Developing nations say they're owed for climate damage. Richer nations aren't budging
Barbados Prime Minister Mia Mottley wants richer countries to stop throwing garbage in her yard and then telling her to clean it up.
The garbage, in this case, is greenhouse gas emissions that fuel more extreme storms and hurricanes, causing widespread destruction which can cost billions of dollars. At the Glasgow climate negotiations, Mottley is leading a push for richer countries to compensate poorer ones for the "loss and damage" caused by climate change.
Their argument is this: developed countries, like the U.S and those in the European Union, are responsible for most of the heat-trapping emissions pumped into the atmosphere since the Industrial Revolution. Developing countries have lower emissions, but are still bearing the brunt of a hotter climate through more severe heat waves, floods and droughts.
"It is unjust and it is immoral," Mottley said at the summit. "It is wrong."
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To help compensate for that, developing countries are asking richer ones to contribute to a loss and damage fund. The money could offer payment for things that are irrevocably lost, like lives or the extinction of species. It could also help countries with the cost of rebuilding after storms, replacing damaged crops, or relocating entire communities at risk.
While loss and damage was discussed at the Paris climate talks in 2015, progress has been slow. Industrialized countries have been reluctant to commit funding, concerned it could lead to being legally liable for the impacts of climate change. At this year's climate talks, developing countries say it's a crucial part of climate justice.
"Providing finance for loss and damage is the very least that wealthy countries can and should do," says Raeed Ali, a climate activist from Fiji and part of the Loss and Damage Youth Coalition. "But to do this, they will have to acknowledge that they are responsible for this. And I think that is something they are not willing to do."
Few resources to recover from disasters
For countries with where much of the population lives in poverty, extreme weather can be a devastating blow. Individuals have little savings to rebuild, while governments with few resources struggle to secure the millions of dollars needed to help communities recover.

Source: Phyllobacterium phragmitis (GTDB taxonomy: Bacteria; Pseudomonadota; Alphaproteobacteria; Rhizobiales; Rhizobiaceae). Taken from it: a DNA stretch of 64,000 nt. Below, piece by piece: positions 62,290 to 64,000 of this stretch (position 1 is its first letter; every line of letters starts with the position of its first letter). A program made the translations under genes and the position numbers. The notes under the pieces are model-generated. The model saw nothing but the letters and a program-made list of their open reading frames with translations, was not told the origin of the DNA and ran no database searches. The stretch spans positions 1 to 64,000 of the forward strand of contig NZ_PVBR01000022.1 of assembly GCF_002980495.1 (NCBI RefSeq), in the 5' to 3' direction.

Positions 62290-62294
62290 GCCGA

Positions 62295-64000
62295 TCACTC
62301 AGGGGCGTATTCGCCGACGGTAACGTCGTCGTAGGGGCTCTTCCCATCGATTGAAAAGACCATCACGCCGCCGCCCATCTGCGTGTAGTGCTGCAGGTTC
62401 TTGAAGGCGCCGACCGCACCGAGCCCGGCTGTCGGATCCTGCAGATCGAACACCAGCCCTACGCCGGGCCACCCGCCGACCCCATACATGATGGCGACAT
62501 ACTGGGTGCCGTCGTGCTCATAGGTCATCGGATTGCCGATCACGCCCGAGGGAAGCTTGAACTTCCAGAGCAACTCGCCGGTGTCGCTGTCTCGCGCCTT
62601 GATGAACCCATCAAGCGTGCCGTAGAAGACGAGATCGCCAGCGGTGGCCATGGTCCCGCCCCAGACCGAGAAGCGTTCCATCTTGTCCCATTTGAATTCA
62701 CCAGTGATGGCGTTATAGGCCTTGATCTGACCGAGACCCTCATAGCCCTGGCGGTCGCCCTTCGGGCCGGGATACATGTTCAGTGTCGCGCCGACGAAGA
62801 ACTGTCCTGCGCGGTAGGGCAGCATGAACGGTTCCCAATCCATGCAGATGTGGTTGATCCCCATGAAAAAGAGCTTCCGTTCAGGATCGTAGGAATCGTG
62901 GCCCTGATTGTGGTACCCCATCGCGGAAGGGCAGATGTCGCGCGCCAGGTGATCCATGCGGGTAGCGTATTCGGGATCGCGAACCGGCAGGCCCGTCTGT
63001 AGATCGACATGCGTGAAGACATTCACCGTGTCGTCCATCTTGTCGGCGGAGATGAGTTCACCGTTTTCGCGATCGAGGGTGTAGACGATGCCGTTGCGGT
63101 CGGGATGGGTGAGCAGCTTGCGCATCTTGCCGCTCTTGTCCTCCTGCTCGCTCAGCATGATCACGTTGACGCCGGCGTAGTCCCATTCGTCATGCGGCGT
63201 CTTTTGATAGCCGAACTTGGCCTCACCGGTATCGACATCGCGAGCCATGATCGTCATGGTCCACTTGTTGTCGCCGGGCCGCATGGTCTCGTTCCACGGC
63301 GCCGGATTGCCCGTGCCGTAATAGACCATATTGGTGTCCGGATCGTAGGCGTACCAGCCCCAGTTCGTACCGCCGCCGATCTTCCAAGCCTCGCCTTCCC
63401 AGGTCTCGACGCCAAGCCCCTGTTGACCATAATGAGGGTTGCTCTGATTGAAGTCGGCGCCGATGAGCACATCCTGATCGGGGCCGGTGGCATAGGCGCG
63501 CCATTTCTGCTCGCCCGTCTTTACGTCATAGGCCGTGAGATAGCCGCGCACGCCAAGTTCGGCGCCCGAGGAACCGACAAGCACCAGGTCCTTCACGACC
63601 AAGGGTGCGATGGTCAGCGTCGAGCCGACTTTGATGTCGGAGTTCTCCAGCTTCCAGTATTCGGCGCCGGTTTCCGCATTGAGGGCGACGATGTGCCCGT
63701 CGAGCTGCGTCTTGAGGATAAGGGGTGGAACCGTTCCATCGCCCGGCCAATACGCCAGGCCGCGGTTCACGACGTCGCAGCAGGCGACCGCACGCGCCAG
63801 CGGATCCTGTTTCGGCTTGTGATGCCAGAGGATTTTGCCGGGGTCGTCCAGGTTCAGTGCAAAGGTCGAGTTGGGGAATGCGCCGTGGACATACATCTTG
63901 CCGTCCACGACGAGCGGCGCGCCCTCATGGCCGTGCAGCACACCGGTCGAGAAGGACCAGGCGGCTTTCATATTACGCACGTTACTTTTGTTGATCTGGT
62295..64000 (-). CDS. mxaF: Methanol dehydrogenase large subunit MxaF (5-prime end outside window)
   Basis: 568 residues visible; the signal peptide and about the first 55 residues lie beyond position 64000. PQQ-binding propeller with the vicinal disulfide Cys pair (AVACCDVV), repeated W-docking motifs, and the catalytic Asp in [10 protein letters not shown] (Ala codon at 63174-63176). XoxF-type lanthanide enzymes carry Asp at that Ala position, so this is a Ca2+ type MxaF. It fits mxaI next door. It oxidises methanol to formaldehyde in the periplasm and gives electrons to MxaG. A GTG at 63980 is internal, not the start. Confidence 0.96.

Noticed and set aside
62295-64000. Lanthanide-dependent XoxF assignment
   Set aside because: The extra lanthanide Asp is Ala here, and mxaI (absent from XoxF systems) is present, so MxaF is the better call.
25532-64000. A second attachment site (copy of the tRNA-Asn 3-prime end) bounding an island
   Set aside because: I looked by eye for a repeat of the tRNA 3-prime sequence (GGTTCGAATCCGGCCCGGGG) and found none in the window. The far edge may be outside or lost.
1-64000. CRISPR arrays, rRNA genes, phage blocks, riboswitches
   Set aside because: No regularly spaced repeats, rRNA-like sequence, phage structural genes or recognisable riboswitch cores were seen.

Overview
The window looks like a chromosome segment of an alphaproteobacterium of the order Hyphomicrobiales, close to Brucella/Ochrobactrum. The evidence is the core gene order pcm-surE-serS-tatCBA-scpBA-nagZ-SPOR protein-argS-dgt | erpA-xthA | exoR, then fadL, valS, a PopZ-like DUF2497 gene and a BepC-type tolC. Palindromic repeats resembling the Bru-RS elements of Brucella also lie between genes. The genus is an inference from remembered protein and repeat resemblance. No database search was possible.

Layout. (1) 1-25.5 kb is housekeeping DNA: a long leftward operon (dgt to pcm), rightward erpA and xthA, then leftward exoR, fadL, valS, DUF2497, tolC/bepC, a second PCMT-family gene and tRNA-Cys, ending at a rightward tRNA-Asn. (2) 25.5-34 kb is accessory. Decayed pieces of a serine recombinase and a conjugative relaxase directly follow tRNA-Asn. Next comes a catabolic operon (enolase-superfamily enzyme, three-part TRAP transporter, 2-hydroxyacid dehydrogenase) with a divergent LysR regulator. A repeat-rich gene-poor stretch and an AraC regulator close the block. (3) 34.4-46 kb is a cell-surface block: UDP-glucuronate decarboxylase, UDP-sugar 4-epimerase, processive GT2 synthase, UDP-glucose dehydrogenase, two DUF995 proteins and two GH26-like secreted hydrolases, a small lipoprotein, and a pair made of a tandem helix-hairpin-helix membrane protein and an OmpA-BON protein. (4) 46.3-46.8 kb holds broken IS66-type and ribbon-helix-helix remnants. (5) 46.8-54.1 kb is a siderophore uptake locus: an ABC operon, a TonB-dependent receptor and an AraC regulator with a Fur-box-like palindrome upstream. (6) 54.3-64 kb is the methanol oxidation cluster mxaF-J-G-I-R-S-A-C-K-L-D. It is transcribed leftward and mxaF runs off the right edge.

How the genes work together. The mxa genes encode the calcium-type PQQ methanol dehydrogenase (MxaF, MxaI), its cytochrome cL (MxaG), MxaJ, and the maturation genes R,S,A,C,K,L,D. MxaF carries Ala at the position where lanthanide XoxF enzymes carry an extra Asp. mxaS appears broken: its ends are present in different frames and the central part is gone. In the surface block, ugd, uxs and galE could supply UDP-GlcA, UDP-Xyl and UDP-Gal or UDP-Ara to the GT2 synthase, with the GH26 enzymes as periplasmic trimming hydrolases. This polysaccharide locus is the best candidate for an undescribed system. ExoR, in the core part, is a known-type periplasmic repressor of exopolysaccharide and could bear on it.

"In Fiji, we are at the forefront of the climate crisis," Ali says. "So every single person knows about climate change because it's a daily reality for us."
Ali says while his grandparents only remember experiencing one category 5 cyclone in their lives, he's already seen three. And with rising sea levels threatening to make villages uninhabitable, a handful in Fiji have already been relocated, and more than 40 are slated to be moved, he said.
Some countries are being hit by back-to-back disasters. In 2015, the Caribbean island nation of Dominica was hit by tropical storm Erika, causing more than $400 million in damage, equal to 90 percent of the country's gross domestic product. Two years later, Hurricane Maria slammed the island, damaging 90 percent of the country's housing stock.
In the Gambia in West Africa, where the majority of people in rural areas depend on agriculture, crop failures can be catastrophic. Because the country's main river flows into the ocean, rising sea levels are pushing saltwater farther and farther upriver, making it harder to get freshwater.
"It's really affecting the farming communities," says Isatou Camara, a climate negotiator for the Gambia in West Africa. "Because of sea level rise, we have saltwater intruding into our river which is affecting farm production, especially rice farming which is usually done along the riverside."
Developed countries have promised $100 billion per year in "climate finance" to help poorer nations reduce their emissions through things like renewable energy and sustainable agriculture. They've yet to fully deliver on that goal, since each country determines its own contribution.